Opinionista Ashwin Desai 5 April 2018

Down Under Table Mountain – A Crocodile

The script could not have been written any better. A jockstrap. A furtive hand. Sandpaper. A ball waiting to be abused. It’s a transfixing sight: the sinful object tantalisingly glimpsed in one hand as the other stretches the whites open. And then it disappears like kangaroo magic Down Under.

Let me confess my own pedigree. I was barely 13, finding my way with seasoned cricketers. Aloo Maharaj (you could tell by his physique, no relative of Keshav) was a canny captain. We were a less than mediocre team and so Aloo came up with all kinds of tricks to level the playing field. He was brought up as a trickster after all, working his father’s stall in the Bottom Market. Throwing potatoes hard on the scale so they showed seven pounds. Distracting the Aunty while he added his mighty thumb to the weight. Selling a sack of spuds but stacking the bottom with three sheets of newspaper. When Aloo opened the first corner shop in Reservoir Hills that sold sliced bread, he kept three slices back making a killing on extra loaves. Aloo brought all these accumulated skills of skulduggery to Springfield Grounds in the early 1970s.

He always won the toss. He had a tickey with two heads. We would always bat second. That way we could never be bowled out. Aloo insisted that a batsman feign a runny stomach if things were going badly on the pitch. Sometimes both batsmen at the same time. As you know, there was only one toilet at Springfield, so the other would have to go in the bush behind the tree as there was no sight screen to screen the sight. And if you did not have the guts to feign illness, he was wont to send on a Goldtop Ginger Ale with a dose of Castor Oil.

So things went.

Let’s admit it; cricket is a veritable Tree of Knowledge with abundant, juicy, low-hanging fruit tempting one into plucking advantage in the New Lands or Edens or other of the Lords grounds.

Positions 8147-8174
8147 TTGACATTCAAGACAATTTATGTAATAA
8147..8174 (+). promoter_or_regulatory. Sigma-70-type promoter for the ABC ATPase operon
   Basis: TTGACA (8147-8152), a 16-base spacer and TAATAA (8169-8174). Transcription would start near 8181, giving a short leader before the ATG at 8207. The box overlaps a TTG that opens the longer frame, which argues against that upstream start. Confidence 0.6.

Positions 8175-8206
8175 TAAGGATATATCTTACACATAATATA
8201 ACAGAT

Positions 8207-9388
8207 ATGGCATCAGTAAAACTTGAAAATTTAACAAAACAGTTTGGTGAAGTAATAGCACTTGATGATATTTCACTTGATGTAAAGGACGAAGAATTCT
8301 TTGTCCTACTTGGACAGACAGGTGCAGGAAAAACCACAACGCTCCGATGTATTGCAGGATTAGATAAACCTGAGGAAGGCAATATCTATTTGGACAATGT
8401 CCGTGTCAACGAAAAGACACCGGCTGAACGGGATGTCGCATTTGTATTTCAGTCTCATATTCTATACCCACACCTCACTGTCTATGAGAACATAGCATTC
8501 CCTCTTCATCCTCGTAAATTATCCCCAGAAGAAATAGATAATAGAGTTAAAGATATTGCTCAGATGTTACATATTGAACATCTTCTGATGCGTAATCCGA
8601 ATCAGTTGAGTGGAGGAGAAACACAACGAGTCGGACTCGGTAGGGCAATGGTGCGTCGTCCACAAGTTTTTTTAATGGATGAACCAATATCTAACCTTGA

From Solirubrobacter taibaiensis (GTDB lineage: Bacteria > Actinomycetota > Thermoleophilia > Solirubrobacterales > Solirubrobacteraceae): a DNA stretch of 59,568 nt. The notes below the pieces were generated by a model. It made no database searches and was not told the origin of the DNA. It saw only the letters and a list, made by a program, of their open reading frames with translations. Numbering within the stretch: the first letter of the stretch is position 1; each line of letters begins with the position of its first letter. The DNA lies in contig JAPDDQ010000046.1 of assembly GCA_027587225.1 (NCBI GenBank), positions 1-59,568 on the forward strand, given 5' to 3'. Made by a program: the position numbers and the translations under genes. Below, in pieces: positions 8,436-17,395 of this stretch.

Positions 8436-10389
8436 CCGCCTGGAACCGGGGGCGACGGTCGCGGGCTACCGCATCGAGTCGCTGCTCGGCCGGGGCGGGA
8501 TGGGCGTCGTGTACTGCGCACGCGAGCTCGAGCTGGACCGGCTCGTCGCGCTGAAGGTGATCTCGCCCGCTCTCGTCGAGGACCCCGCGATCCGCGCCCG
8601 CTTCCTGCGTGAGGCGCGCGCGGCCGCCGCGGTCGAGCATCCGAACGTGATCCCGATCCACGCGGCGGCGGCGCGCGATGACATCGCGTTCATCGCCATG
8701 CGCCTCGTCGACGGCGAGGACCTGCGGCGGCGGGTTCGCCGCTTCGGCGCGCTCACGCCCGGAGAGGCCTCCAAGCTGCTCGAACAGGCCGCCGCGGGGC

Still, the righteous pontificating of former Australian cricketers commentating on the series in South Africa grates like sandpaper in a jockstrap as one pivots for a Chinese cut. We have Allan Border jumping up and down so he could, for a second, look Michael Holding in the eye, condemning the cheating Aussie trio. Yet witness Allan Border writing of touring India in his autobiography:

“We were fascinated by the milling mass of humanity below and we took to dropping rupees to them and watching them scramble. Unkind I guess, but it was irresistible. We went a step further and started pouring water on them as they fought each other for the rupees. We’d fill all available receptacles in the hotel room with water, drop the coins and whoosh.

I’m not sure about you, but I’d sooner have a beer with a ball tamperer than coin-dropper.

On home ground, the Aussie crowd have been simply obnoxious to visiting teams. They hounded Muttiah Muralitharan, screaming no-ball, every ball. As journalist Gideon Haigh pointed out in the early 2000s: ‘the International Cricket Council regarded the MCG as one of the world’s worst venues for interruptions of play, trespassing and unruly behaviour; season 2001-2 saw thirty arrests and 500 ejections’. Sportsmanship was in short supply. As the imperious Natal batsman turned Aussie, Barry Richards, put it; ‘The only time an Australian walks is when his car runs out of petrol’.

What is it about the Aussie mentality and cricket? It lies deep in the psyche produced by the status of Dominion which reinforced “like us, not really”. And so the reaction was to be more English as a way to gain acceptance. Hark Sir Frederick Toone, Aussie cricket manager in the late 1920s:

“I have from the outset regarded these tours primarily as imperial enterprises, tending to cement friendship between the Mother Country and her Dominions. Players… should not be chosen for their cricket qualities alone. They must be men of good character, high principle, easy of address, and in every personal sense worthy of representing their country in all circumstances, irrespective of their work on the field.”